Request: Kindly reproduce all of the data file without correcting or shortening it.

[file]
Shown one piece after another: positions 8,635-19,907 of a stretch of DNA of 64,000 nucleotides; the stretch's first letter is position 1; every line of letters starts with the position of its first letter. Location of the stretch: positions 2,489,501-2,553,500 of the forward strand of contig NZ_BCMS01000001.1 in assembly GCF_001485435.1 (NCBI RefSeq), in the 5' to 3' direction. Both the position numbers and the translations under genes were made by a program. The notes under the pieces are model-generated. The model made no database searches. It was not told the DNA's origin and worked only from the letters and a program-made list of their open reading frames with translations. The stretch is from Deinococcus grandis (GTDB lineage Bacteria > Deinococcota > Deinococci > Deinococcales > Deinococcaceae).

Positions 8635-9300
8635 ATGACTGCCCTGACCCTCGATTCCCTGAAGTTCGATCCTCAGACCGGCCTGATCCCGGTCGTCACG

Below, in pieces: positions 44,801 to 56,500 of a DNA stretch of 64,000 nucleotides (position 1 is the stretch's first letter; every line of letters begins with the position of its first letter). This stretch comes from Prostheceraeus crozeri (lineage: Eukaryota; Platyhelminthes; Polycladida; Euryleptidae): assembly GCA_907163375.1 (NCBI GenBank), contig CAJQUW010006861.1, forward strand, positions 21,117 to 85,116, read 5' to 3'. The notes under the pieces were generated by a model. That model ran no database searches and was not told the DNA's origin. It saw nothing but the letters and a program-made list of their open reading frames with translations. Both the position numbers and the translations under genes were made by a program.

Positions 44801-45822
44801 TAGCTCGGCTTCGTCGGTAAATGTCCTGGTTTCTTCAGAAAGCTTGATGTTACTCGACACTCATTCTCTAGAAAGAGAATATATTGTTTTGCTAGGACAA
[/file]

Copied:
Shown one piece after another: positions 8,635-19,907 of a stretch of DNA of 64,000 nucleotides; the stretch's first letter is position 1; every line of letters starts with the position of its first letter. Location of the stretch: positions 2,489,501-2,553,500 of the forward strand of contig NZ_BCMS01000001.1 in assembly GCF_001485435.1 (NCBI RefSeq), in the 5' to 3' direction. Both the position numbers and the translations under genes were made by a program. The notes under the pieces are model-generated. The model made no database searches. It was not told the DNA's origin and worked only from the letters and a program-made list of their open reading frames with translations. The stretch is from Deinococcus grandis (GTDB lineage Bacteria > Deinococcota > Deinococci > Deinococcales > Deinococcaceae).

Positions 8635-9300
8635 ATGACTGCCCTGACCCTCGATTCCCTGAAGTTCGATCCTCAGACCGGCCTGATCCCGGTCGTCACG

Below, in pieces: positions 44,801 to 56,500 of a DNA stretch of 64,000 nucleotides (position 1 is the stretch's first letter; every line of letters begins with the position of its first letter). This stretch comes from Prostheceraeus crozeri (lineage: Eukaryota; Platyhelminthes; Polycladida; Euryleptidae): assembly GCA_907163375.1 (NCBI GenBank), contig CAJQUW010006861.1, forward strand, positions 21,117 to 85,116, read 5' to 3'. The notes under the pieces were generated by a model. That model ran no database searches and was not told the DNA's origin. It saw nothing but the letters and a program-made list of their open reading frames with translations. Both the position numbers and the translations under genes were made by a program.

Positions 44801-45822
44801 TAGCTCGGCTTCGTCGGTAAATGTCCTGGTTTCTTCAGAAAGCTTGATGTTACTCGACACTCATTCTCTAGAAAGAGAATATATTGTTTTGCTAGGACAA